How Jupiter gets its stripes is one of the astronomy is the most seductive secrets.
They are right. They are clearly defined. They have different colors.
Now, thanks to the Juno spacecraft currently in orbit around the gas giant, which we have been able to deduce what is happening under them.
Researchers from Australia and the United States are looking into the interaction between the planet’s atmosphere and magnetic field.
Dr. Navid Constantinou of the Research School of Earth Sciences The Australian National University (ANU) participated in the study.
“We know a lot about the jet streams in the atmosphere of the Earth and the important role they play in weather and climate, but we still have a lot to learn about Jupiter’s atmosphere,” he says.
Jupiter is a gas giant. It has no fixed surface, such as that of the Earth. Instead, it consists mainly of hydrogen and helium.
So do the winds go all the way down?
Thanks to Juno, we now know this huge funnels of wind extending some 3000km deep.
And that is not as far as expected.
“Scientists have long debated about how deep the jet streams reach under the surface of Jupiter and the other gas giants, and why they do not appear in the sun on the interior,” Dr. Constantinou says.
The theory put forward by the new study claims that the wind suppressed by strong magnetic fields.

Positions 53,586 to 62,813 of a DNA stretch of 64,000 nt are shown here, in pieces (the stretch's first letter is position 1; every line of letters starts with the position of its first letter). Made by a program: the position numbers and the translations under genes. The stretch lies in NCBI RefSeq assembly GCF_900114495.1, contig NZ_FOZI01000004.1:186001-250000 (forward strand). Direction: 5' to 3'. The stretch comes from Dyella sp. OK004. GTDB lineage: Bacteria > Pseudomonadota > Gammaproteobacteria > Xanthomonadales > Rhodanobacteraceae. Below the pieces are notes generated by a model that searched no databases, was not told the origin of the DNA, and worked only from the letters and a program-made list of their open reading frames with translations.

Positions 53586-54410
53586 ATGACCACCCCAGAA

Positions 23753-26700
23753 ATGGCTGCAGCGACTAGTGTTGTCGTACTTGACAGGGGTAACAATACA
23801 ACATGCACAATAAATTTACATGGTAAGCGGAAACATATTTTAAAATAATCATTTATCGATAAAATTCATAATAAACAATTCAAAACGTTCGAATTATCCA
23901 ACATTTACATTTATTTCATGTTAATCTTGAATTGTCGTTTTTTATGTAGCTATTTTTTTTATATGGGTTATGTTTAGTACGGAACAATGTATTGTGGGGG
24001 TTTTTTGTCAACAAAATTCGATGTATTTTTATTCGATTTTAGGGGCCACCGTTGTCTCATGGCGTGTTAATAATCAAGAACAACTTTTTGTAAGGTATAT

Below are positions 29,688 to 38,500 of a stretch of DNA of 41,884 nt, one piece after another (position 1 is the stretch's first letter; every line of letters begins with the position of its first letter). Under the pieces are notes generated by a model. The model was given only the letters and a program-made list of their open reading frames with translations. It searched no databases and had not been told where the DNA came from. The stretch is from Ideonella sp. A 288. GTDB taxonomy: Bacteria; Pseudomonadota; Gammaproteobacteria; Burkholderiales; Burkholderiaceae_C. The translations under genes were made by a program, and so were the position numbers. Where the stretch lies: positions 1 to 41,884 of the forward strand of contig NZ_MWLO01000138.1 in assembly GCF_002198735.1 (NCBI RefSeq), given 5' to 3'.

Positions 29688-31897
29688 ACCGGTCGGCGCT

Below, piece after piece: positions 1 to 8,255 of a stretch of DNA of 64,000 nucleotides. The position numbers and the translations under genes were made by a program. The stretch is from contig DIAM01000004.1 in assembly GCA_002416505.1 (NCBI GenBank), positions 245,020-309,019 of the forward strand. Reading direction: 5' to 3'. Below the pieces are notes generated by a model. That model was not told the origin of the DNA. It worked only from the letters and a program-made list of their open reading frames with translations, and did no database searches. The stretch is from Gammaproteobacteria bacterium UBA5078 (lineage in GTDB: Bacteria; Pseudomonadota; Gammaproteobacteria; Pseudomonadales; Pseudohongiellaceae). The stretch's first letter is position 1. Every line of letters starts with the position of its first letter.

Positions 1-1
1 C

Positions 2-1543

“The gas in the interior of Jupiter is magnetized, so we think that our new theory explains why the jet streams go as deep as they do under the gas giant’s surface, but no further,” says Co-researcher Dr. Jeffrey Parker from Livermore National Laboratory in the United States.
Just as the jet streams of the Earth, our climate, Jupiter’s jet streams form the clouds of ammonia, to throw on in the gas giant’s upper layers of the atmosphere. This gives the planet its striking shades of white, red, orange, brown and yellow colored.
“The earth’s jet streams have a major influence on weather and climate by acting as a barrier and make it harder for the air to both sides of the exchange of properties, such as heat, moisture and carbon,” says Dr. Constantinou.
They have a similar effect on Jupiter. Up to a point.
They are also right. And is much faster.
“There are no continents, and mountains below Jupiter’s atmosphere to obstruct the path of the jet streams,” Dr. Parker adds.
“This makes the jet streams on Jupiter easier. By studying Jupiter, we are not only unravel the mysteries in the interior of the gas giant, but we can also use Jupiter as a laboratory for the study of the effects of atmospheric streams work in general.”
The study is published in The Astrophysical Journal.
This story was previously published in the news.com.au.